Archive for The Wicked Darling

Gutter Blossom

Posted in FILM with tags , , , , , , , , on May 5, 2021 by dcairns

THE WICKED DARLING (1919) is Tod Browning and Lon Chaney and so it’s of interest, but that interest mainly plays out in the trainspotting exercise of spotting the Browning motifs when they appear, as they do intermittently. And so we have —

GROTESQUERIE

The toothless pedlar, embedded in his wares, is a pure Browning touch, and entirely gratuitous. Chaney plays without any makeup gimmicks but manages to be terrifying and freakish with what nature gave him. And there’s a big role for Kalla Pasha, not so much an actor as a super-dense physical object, an asteroid of gristle with a head shaped like a rotary phone (a grid of metallic teeth in place of the dial).

VIOLENCE

Two big brawls and a shooting. The wonderfully named Wellington Playter (there’s also a Spottiswode Aitken in the cast) grapples with Chaney and also receives the bullet. The fights are dynamic and scary, which isn’t usually the case in that period. Actors hadn’t learned how to throw a punch and miss, while positioned so that the camera can’t see whether the impact is real. The “recipient” of the fake blow sells it by his reaction. But it really helps if you dub on a SMACK sound, which the silents were not in a position to do. Instead, silent film fighters had to pull their punches, which always looked weak. Supposedly it was John Wayne who invented the three-quarters-view punch, drawing back his fist slowly to pre-sell the haymaker (a practice mocked in Hawks’ THE BIG SKY, where the guy raising his fist slowly gets punched out before he can swing).

To get around this yet-unsolved problem, Chaney uses vigorous wrestling moves, contorting his body in a rapidly shifting set of holds, creating an impression of tremendous murderous aggression without relying on phony wallops.

Leading lady Priscilla Dean, discovered here behind Wellington’s couch, is lively and pert. She’s very good in the wicked scenes, playing a jewel thief in thrall to Chaney and his accomplices, but rather overdoes the sweetness once she;s redeemed by the love of a good Wellington. By 1927 her star had dimmed and she was acting at Hal Roach in an early Laurel & Hardy.

Chaney is introduced as a pair of shiny shoes. How did he do such amazing makeups with such tiny feet?

I had actually seen this film before, a fact I only discovered when preparing to write about it. So it’s not the most memorable entry in the Browning and Chaney oevres.

The Monday Intertitle: Aces Wild and Wicked

Posted in FILM with tags , , , , , , , , on October 7, 2013 by dcairns

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THE ACE OF HEARTS (1921) is directed by Wallace HUNCHBACK OF NOTRE DAME Worsley and deals with a secret society of anarchists or communists or something (the film never specifies) who are plotting the assassination of a vicious capitalist, known only as The Man Who Had Lived Too Long. For ages the conspirators are the only characters we meet, and since they include hero John Bowers and heroine Leatrice Joy as well as uncertainly-positioned character player Lon Chaney we’re in the odd position of rooting for the Enemies of Society, or so it would seem. They draw cards to see who will do the honours and, lacking the advice of a South American death squad or Lemmy from Motorhead, they use the titular ace of hearts to signify the winning ticket. Bowers is delighted to get the role, Chaney is cast down at being passed over, and Leatrice is so thrilled for Bowers she marries him.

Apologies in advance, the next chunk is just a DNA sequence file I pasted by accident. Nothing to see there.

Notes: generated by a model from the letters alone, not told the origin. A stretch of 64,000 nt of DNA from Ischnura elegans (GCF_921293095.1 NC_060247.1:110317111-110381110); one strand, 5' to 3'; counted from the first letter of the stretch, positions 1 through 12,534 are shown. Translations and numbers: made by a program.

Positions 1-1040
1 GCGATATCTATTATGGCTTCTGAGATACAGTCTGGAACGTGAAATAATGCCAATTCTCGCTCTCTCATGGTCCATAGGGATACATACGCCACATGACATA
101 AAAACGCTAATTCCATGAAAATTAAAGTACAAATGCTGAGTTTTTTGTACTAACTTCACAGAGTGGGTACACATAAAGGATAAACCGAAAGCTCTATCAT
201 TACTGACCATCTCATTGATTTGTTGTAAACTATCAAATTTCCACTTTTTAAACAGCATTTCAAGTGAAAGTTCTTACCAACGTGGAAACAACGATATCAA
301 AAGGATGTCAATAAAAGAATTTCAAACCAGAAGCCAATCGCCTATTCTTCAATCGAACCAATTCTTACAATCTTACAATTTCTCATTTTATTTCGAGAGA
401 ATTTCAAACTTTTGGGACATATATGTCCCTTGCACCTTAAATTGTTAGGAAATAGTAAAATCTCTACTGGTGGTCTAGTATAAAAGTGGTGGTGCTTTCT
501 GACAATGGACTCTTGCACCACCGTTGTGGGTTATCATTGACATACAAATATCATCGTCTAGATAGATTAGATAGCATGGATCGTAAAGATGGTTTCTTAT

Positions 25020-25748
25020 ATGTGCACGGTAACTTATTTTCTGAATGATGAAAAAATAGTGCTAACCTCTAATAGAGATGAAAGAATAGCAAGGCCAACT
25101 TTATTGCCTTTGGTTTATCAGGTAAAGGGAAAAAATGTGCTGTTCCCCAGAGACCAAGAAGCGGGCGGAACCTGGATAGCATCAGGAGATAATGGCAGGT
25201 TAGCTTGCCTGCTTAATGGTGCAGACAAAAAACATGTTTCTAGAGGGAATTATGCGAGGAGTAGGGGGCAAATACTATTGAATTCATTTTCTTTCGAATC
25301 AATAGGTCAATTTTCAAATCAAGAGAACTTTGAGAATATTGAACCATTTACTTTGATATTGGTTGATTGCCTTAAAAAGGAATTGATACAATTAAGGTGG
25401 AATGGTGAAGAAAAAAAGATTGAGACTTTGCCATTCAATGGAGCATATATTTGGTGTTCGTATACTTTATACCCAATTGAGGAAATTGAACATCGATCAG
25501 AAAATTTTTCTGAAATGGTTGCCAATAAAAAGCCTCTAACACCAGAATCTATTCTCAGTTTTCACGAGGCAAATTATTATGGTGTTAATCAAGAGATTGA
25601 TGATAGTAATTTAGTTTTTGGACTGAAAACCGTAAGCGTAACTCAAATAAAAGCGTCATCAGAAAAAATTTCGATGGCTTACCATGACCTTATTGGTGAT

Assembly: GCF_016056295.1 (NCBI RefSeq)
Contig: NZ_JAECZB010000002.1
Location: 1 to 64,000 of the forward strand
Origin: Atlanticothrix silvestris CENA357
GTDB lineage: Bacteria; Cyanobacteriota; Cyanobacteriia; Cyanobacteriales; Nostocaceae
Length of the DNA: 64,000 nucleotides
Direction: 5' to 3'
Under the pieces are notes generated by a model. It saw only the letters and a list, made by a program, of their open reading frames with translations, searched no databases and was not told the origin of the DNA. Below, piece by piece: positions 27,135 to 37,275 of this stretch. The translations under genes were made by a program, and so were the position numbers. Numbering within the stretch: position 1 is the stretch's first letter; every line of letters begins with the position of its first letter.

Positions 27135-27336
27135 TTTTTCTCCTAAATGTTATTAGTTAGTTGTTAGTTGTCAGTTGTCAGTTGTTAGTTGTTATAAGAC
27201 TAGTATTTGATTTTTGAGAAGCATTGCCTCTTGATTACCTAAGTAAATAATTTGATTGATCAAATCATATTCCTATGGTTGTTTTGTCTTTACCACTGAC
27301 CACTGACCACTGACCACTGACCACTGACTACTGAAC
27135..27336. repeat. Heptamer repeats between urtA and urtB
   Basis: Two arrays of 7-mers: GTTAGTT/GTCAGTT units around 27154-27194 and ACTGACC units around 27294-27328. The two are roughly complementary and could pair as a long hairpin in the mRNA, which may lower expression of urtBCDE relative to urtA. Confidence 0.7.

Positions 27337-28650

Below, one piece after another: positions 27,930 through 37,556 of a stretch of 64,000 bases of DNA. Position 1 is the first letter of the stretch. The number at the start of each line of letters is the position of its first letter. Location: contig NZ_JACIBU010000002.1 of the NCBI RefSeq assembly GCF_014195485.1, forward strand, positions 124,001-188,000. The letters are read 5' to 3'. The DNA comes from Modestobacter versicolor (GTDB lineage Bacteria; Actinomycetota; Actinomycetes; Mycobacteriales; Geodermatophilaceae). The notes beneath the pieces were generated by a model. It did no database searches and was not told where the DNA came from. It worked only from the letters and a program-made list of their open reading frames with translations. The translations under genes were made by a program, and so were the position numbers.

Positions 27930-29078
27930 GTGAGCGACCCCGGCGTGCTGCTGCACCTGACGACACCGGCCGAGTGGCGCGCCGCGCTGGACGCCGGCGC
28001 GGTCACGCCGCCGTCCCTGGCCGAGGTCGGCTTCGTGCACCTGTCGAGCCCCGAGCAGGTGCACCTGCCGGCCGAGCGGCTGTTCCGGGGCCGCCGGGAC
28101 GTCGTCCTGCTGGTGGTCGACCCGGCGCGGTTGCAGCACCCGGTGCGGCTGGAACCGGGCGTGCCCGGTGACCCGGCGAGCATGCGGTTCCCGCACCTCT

This is all played out very, very slowly, but compels just by the surreal inversion of conventional morality. Sadly, this is dissipated when the narrative, from a book by Gouverneur Morris (whose great-grandfather was the Founding Father of the same name) unveils its cunning ploy — after a night of marital bliss (while the lovelorn Chaney sits out on the stoop in the thrashing rain) the newlyweds suddenly lose their passion for homicide, and find themselves targeted by their former co-conspirators. Now the killers are the bad guys and Bowers and Joy are just wimpy love interest. Only Chaney retains interest, with his slouch hat and appalling Max Wall hairstyle.

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The print is thinly scratched in a million places, creating a sort of rain effect even when we’re not sitting with Lon in a downpour. By contrast, the earlier THE WICKED DARLING (1919) is spotted with blobs of nitrate decomposition specking the frame in a manner suggestive of a very rapid snowstorm. Neither rain nor wind nor hail nor snow / Only nitrate decomposition can stop the show.

This early Tod Browning stars Priscilla Dean, feisty thief from OUTSIDE THE LAW, as a pickpocket who works with Chaney (as Stoop Connors — one always hopes Chaney’s criminous characters will have great nicknames) but falls for a washed-up former swell (the magnificently named Wellington Playter). There are fights (complete with nose-gouging, see below), noble gestures, and some great grotesque underworld character touches. I was very taken with the hulking Kalla Pasha, apparently a popular Mack Sennett player, here making his debut. Another great name in a film of great names.

It’s minor Browning, without the truly perverse elements of the macabre maestro’s finest hours, but pretty entertaining, and Dean’s combination of fakey play-acting and occasional bursts of raw emotion makes for an amusing central perf.

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